nep-acc New Economics Papers
on Accounting and Auditing
Issue of 2023‒01‒09
eleven papers chosen by

  1. Taxing Multinational Enterprises: A Theory-Based Approach to Reform By Wolfram F. Richter
  3. Dividend tax credits and the elasticity of taxable income: evidence from small businesses By Pablo Gutierrez Cubillos
  4. CFO Working Experience and Tax Avoidance By Panagiotis Karavitis; Pantelis Kazakis; Tianyue Xu
  5. Creditor Rights, Implicit Covenants, and the Quality of Accounting Information By Assaf Hamdani; Yevgeny Mugerman; Ruth Rooz; Nadav Steinberg; Yishay Yafeh
  6. How to Make the Management of Public Finances Climate-Sensitive–“Green PFM” By Murray Petrie; Mr. Fabien Gonguet; Ozlem Aydin Sakrak; Bryn Battersby; Jacques Charaoui; Mr. Claude P Wendling
  7. Strengthening the tax system to reduce inequalities and increase revenues in South Africa By Falilou Fall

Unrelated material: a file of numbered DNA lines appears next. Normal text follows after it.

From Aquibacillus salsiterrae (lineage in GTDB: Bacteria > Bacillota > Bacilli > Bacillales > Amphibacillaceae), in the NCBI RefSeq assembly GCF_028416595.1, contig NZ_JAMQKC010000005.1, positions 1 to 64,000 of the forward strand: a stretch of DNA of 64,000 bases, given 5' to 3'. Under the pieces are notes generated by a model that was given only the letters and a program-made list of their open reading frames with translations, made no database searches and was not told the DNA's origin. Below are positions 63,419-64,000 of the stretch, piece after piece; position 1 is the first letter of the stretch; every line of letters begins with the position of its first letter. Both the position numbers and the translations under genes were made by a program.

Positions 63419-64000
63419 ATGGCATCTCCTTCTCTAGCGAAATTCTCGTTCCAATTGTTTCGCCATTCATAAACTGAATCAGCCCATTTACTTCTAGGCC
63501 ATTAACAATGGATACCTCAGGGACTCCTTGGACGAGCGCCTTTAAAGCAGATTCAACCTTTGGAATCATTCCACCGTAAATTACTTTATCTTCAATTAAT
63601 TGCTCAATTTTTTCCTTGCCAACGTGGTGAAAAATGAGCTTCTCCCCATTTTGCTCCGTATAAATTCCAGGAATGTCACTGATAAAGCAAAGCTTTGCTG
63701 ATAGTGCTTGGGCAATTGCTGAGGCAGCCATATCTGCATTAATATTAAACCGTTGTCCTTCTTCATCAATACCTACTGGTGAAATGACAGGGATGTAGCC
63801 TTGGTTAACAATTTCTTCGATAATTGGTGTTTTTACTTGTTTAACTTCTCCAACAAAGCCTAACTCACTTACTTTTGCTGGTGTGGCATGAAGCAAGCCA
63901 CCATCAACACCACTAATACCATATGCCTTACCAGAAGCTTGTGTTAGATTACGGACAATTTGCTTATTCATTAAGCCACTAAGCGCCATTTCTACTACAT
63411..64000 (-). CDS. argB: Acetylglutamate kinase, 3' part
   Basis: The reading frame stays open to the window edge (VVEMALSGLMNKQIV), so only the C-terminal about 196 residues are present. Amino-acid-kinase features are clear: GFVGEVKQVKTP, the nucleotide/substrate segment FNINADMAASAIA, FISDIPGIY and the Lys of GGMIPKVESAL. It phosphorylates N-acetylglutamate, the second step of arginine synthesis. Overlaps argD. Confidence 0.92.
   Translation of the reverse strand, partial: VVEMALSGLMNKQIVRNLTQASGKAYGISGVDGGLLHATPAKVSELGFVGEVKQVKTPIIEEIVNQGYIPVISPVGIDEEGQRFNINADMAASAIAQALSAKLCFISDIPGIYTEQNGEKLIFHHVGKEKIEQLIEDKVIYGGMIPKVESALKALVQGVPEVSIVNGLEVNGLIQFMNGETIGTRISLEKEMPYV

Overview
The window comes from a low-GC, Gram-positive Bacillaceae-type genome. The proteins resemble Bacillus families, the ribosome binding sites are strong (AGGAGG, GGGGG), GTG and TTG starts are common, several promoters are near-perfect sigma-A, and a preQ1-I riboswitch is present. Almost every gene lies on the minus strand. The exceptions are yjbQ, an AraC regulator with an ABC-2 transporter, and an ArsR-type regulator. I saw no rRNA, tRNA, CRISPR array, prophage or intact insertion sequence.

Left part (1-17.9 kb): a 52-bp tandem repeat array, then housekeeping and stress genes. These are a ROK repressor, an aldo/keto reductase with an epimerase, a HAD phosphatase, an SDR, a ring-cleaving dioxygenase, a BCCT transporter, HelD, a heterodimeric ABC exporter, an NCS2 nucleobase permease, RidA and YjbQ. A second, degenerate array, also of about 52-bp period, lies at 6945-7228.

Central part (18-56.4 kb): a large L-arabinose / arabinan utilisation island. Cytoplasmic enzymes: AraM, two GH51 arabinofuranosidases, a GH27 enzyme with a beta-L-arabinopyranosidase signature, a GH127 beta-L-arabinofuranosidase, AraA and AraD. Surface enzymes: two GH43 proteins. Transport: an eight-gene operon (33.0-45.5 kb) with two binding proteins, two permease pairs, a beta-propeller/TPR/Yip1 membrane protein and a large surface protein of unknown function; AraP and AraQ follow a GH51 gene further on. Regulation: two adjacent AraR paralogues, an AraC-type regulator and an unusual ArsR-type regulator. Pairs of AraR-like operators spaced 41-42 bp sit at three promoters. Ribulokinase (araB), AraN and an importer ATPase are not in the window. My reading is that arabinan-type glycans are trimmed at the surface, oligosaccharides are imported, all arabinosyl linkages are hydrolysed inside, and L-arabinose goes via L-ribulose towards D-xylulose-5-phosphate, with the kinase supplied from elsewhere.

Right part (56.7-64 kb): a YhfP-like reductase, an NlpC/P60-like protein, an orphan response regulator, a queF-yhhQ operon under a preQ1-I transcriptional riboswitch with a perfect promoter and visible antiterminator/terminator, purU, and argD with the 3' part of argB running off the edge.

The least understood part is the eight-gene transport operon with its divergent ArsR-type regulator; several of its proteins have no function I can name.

8. Cyclicality of Tax Expenditures: The Case of Israel By Michel Strawczynski
  9. Use It or Lose It: Efficiency and Redistributional Effects of Wealth Taxation By Sergio Ocampo; Fatih Guvenen; Gueorgui Kambourov; Burhan Kuruscu; Daphne Chen
  10. Varieties of demand and growth regimes: Post-Keynesian foundations By Hein, Eckhard
  11. ESG Factors and Firms’ Credit Risk By Laura Bonacorsi; Vittoria Cerasi; Paola Galfrascoli; Matteo Manera

  1. By: Wolfram F. Richter
    Abstract: Almost 140 countries have agreed to reallocate the rights to tax international corporate profits and to introduce minimum tax rates. The agreed plan is the product of pragmatism and a search for consensus, but ambitious. It includes steps towards unitary taxation to be established by a multilateral convention that the world has not yet seen in comparable format. This paper argues for a reform that retains separate entity accounting and addresses the flaws in the current system of corporate taxation at their root rather than merely fixing symptoms. To this end, a reform aimed specifically at the rules governing the taxation of intangible assets is recommended.